Balance is supposed to go both ways

To the editor:

This letter is in response Mr. Youngman’s letter posted Feb. 26 in The Sentinel.

Mr. Youngman do you understand the meaning of “opinion” and the First Amendment to the United States Constitution? If I may suggest, take a double shot of Prevagen and have your glasses and hearing checked.

If you are looking for balance let me remind you of just a couple of examples of imbalance.

Please read the recent decent by Supreme Court Justice Thomas on the Pennsylvania Election case. Oh, I’m sorry the court’s decision was not in Republicans’ favor so it doesn’t matter? My bad. The split Supreme Court did not want to hear the Pennsylvania case because the election is over. That does not mean there was no valid reason for the case. Some of the justices said it was a perfect time to resolve the election issues. In part, Justice Thomas stated “An election system lacks clear rules when, as here, different officials dispute who has authority to set or change those rules. This kind of dispute brews confusion because voters may not know which rules to follow. Even worse, with more than one system of rules in place, competing candidates might each declare victory under different sets of rules.

“We are fortunate that the Pennsylvania Supreme Court’s decision to change the receipt deadline for mail-in ballots does not appear to have changed the outcome in any federal election. This court ordered the county boards to segregate ballots received later than the deadline set by the legislature. Order in Republican Party of Pa. v. Boockvar, No. 20A84. And none of the parties contend that those ballots made an outcome-determinative difference in any relevant federal election. But we may not be so lucky in the future.”

This argument is far from over and will resurface in 22 months in the midterm elections.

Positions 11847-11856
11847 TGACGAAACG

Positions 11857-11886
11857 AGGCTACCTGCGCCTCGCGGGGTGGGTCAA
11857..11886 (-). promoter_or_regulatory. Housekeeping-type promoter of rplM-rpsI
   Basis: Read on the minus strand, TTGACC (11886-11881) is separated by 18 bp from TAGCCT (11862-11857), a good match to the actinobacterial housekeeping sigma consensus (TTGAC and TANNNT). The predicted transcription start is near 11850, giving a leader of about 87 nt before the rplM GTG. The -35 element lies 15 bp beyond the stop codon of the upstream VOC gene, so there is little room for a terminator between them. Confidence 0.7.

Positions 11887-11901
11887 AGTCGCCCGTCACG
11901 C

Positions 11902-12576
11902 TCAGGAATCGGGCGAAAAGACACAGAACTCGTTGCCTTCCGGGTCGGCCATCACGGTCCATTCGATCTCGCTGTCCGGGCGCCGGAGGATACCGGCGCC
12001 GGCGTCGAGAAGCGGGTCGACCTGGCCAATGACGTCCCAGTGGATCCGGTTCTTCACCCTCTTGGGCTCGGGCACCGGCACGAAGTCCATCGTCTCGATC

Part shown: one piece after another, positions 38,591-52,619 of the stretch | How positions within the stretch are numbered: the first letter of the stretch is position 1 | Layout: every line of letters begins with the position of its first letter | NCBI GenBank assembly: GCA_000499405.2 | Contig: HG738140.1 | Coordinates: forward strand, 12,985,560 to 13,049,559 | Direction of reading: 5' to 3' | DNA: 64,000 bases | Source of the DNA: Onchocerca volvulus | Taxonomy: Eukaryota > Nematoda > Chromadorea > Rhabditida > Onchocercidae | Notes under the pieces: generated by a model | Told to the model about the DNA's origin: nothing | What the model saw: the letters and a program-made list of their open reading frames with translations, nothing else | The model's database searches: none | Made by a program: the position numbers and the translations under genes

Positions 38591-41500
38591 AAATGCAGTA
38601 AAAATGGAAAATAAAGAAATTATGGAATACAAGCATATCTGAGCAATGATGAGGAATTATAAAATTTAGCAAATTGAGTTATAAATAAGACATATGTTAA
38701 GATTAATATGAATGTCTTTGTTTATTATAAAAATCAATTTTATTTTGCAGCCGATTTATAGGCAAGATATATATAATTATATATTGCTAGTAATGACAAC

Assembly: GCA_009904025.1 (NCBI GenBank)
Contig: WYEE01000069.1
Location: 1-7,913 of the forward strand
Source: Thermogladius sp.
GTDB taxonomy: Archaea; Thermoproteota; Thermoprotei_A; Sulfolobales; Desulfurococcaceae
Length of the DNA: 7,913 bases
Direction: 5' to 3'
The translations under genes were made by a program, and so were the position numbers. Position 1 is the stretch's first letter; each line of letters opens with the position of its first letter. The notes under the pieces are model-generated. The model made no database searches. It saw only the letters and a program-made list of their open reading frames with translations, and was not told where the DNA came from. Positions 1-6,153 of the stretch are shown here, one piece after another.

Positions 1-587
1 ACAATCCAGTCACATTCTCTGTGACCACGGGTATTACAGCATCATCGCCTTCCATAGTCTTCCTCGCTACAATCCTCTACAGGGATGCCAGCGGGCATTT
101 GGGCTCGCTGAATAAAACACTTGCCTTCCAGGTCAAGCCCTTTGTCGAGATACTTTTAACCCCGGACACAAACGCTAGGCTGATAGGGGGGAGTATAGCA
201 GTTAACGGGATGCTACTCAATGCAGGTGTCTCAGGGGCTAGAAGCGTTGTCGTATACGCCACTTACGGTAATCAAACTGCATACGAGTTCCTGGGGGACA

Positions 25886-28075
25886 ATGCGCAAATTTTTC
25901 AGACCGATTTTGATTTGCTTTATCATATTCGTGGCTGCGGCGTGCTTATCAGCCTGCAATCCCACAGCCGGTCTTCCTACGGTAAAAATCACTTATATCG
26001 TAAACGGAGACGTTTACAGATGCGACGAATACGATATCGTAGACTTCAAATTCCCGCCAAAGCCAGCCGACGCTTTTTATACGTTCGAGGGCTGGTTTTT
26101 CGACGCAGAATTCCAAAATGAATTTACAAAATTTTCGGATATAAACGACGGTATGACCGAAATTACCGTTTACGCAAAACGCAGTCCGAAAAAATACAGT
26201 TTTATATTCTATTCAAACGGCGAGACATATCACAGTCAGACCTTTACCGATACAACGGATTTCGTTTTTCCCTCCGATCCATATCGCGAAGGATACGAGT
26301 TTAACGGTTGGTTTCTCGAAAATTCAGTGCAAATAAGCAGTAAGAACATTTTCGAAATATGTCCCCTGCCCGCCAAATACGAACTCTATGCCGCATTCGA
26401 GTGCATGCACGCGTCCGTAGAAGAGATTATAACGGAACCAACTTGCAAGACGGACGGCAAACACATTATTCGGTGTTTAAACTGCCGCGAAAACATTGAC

Republicans remember last summer when cities across this entire county were burning, being looted, had murder in the streets and the current vice president was offering to bail out rioters from jail so they could continue their Democratic agenda (mainly burning, looting and spreading fear), when the Democrats and BLM chant was to defund the police.

Where is the balance you ask? All you have to say about political violence is Jan. 6? No one with common sense approves of Jan. 6 or the burning of America last summer. Thinking people are fed up with one-sided Democratic mantras. The new buzz word is “cancel culture.” Where did that come from? It came from Democrats’ insistence that only what they believe is valid and everyone else is canceled. There are two sides to every story. You and Democrats cannot cancel what anyone believes in or what they want to say.

Schools across the county are teaching the concept of cancel culture principles to our children. Unbelievable! In America the First Amendment to the Constitution guarantees each individual and medium (not just Democrats) to their own opinion. I respect your right to speak your mind. Please extend me, The Sentinel and anyone the same right.

If you can’t stand the heat in the Democratic kitchen here, go to Portland where they only speak Democrat dogma, where you can change your gender like your clothes. You only have to hear what you like and everything will soon be free and school loans forgiven. Or read other papers as comments submitted behind your Sentinel letter suggest. Ahh, there’s the “balance.” Expand your horizons and your reading. I hope that makes you feel better. You can find your own balance. Isn’t that easy and satisfying?

It may appear to to you that there is a perfect Democratic celestial alignment of the president, Congress and the Supreme Court and this will lead to a more perfect union. Nothing could be further from the truth! Without balance of power our republic will implode. Checks and “balance” are imperative to our survival as a free nation. Your idea of balance has a one-sided scale and mine has two.

Michael C. Spahr



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